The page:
Reading Our Humanity: Karen Swallow Prior Responds

Yesterday, I wrote about my concerns with the idea that “reading makes us more human.” Today, my friend and colleague Karen Swallow Prior, who wrote a post for the Atlantic (How Reading Makes Us More Human) about this topic, responds to my concerns:

AJ: I resonate with your point that reading distinguishes us as humans. But what does it mean to say that reading makes us “more human”?

KSP: Most of the pushback I’ve gotten on the article is from that phrase, “more human,” in the title, which I didn’t write, of course. Actually, nowhere in the article do I say that reading makes us “more” human. However, in the article I was picking up the thread of a recent debate sparked by an article in the New York Times followed by a rebuttal in Time. I contend, contra these two previous articles, that rather than making us more moral or better or smarter (as they suggest), the effect of reading literature is more fundamental. The word “make” has two different senses: “constitutes” and “having an effect.” I certainly do not mean that reading constitutes our humanity. But I believe that reading is an activity that makes us human in that other sense of having a humanizing effect on us—as opposed to making us more moral or better.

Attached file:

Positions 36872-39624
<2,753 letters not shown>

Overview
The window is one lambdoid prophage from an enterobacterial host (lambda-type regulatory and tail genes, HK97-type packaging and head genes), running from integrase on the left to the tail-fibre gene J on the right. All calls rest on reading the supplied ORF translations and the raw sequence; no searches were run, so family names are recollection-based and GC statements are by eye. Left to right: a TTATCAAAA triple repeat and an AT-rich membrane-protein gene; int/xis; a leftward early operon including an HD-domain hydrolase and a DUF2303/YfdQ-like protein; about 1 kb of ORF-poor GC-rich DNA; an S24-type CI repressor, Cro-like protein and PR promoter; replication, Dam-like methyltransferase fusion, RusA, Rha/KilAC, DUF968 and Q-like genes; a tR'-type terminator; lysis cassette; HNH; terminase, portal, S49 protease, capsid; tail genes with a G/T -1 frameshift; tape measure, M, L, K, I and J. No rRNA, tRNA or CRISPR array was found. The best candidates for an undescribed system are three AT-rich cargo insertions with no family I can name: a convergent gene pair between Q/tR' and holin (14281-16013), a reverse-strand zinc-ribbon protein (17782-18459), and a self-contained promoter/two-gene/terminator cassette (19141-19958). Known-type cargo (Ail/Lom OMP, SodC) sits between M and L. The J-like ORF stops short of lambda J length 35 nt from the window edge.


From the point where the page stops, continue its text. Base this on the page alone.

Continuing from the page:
However, to say that reading has this humanizing effect is not to suggest that it is the only activity that can have that humanizing effect. Although the title suggests something I never actually say in the article, I do like the questions it provokes: “Does reading make us more human than other human activities?” To that, I would answer, no, not necessarily. But does reading make us more human than we were before reading? I’d say, emphatically, yes. Another question is, “What does ‘human’ even mean?”  Obviously, that question goes well beyond the scope of my essay.

AJ: For years, theologians and scientists have come up with ideas of what sets us apart as humans. I’m always hesitant to posit that anything other than the imago dei (the image of God) distinguishes us from other animals because there are always humans who can’t do whatever the humanizing quality is–demonstrate love, laugh, create, read literature–and those humans almost always have mental or physical disabilities. How do you respond to this?